I think there is no suffering greater than
what is caused by the doubts of those who want to believe. I know what torment this is, but I can only see it, in myself anyway, as the process by which faith is deepened. What people don’t realize is how much religion costs. They think faith is a big electric blanket, when of course it is the cross. It is much harder to believe than not to believe. If you feel you can’t believe, you must at least do this: keep an open mind. Keep it open toward faith, keep wanting it, keep asking for it, and leave the rest to God. ~Flannery O’Connor from The Habit of Being: Letters of Flannery O’Connor
And those are called blessed who make the effort to remain open-hearted. Nothing that comes from God, even the greatest miracle, can be proven like 2 x 2 = 4. It touches one; it is only seen and grasped when the heart is open and the spirit purged of self. Then it awakens faith. … the heart is not overcome by faith, there is no force or violence there, compelling belief by rigid certitudes. What comes from God touches gently, comes quietly; does not disturb freedom; leads to quiet, profound, peaceful resolve within the heart.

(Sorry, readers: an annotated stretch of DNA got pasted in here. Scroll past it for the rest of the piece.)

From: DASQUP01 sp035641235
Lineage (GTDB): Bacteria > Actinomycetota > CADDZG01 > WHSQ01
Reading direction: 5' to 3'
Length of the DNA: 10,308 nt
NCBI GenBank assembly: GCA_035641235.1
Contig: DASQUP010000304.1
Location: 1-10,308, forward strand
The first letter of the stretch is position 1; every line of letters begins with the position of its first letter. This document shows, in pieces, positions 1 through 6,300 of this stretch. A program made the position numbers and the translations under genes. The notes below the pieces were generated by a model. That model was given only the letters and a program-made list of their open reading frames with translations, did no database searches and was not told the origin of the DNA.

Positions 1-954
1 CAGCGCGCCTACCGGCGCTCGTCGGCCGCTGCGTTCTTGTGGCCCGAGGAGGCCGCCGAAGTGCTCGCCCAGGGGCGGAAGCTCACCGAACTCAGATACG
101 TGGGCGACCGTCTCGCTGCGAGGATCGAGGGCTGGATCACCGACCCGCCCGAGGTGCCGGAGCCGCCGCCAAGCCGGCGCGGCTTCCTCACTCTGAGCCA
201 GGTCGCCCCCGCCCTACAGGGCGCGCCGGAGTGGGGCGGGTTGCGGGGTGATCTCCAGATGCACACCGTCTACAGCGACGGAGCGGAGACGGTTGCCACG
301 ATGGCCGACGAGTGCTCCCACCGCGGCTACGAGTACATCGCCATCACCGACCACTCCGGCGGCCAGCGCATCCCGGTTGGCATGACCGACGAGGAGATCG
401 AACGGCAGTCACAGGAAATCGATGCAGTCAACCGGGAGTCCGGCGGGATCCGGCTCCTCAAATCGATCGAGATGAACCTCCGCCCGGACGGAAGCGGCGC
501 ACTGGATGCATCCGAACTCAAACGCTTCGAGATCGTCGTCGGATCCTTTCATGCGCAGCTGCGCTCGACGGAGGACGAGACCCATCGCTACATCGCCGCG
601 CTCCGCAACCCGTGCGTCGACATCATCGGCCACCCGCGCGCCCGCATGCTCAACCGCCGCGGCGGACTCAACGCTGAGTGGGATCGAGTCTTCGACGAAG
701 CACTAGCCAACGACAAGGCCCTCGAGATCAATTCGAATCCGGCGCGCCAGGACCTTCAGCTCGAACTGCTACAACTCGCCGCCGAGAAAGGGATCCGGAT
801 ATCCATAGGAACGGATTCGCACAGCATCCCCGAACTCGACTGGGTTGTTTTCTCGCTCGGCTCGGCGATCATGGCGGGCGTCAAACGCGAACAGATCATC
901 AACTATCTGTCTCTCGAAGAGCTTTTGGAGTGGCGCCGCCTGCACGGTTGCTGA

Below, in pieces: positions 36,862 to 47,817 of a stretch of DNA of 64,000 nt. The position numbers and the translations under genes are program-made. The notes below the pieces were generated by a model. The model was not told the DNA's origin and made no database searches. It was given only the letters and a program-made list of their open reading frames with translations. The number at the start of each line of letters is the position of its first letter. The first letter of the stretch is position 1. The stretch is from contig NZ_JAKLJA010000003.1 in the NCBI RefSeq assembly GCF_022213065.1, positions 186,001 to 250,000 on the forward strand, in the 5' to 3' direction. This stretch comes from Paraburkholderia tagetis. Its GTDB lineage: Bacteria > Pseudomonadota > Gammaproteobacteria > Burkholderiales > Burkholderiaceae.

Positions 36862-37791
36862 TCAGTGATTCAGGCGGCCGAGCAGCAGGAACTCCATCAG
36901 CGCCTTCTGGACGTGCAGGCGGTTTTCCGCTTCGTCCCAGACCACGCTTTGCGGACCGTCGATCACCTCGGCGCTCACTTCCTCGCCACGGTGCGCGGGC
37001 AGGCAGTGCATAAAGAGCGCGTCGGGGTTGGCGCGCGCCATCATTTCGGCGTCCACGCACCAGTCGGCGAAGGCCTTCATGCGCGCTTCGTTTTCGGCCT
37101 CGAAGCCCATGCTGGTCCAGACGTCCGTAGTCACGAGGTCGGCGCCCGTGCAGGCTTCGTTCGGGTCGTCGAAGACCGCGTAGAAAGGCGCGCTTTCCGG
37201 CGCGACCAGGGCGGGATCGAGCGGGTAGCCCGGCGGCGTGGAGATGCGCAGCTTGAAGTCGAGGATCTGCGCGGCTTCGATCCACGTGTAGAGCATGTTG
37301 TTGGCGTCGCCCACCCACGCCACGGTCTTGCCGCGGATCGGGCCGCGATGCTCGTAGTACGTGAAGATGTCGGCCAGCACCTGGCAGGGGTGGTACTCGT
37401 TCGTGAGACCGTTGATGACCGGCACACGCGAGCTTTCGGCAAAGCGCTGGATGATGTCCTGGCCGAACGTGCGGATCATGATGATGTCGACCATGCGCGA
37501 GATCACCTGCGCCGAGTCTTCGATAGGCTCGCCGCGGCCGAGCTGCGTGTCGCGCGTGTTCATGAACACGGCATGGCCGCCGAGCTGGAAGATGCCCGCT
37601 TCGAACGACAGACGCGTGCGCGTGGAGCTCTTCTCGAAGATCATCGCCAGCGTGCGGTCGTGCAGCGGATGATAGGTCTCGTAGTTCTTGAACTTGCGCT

~Romano Guardini from The Living God
On my doubting days, days too frequent and tormenting,
I remember the risen Christ
reaching out to place Thomas’s hand in His wounds,
gently guiding Thomas to His reality,
so it becomes Thomas’s reality.
His open wounds called
to Thomas’s mind and heart,
His flesh and blood
awakening a hidden faith
by a simple touch
Then Jesus told him, “Because you have seen me, you have believed; blessed are those who have not seen and yet have believed.” John 20:29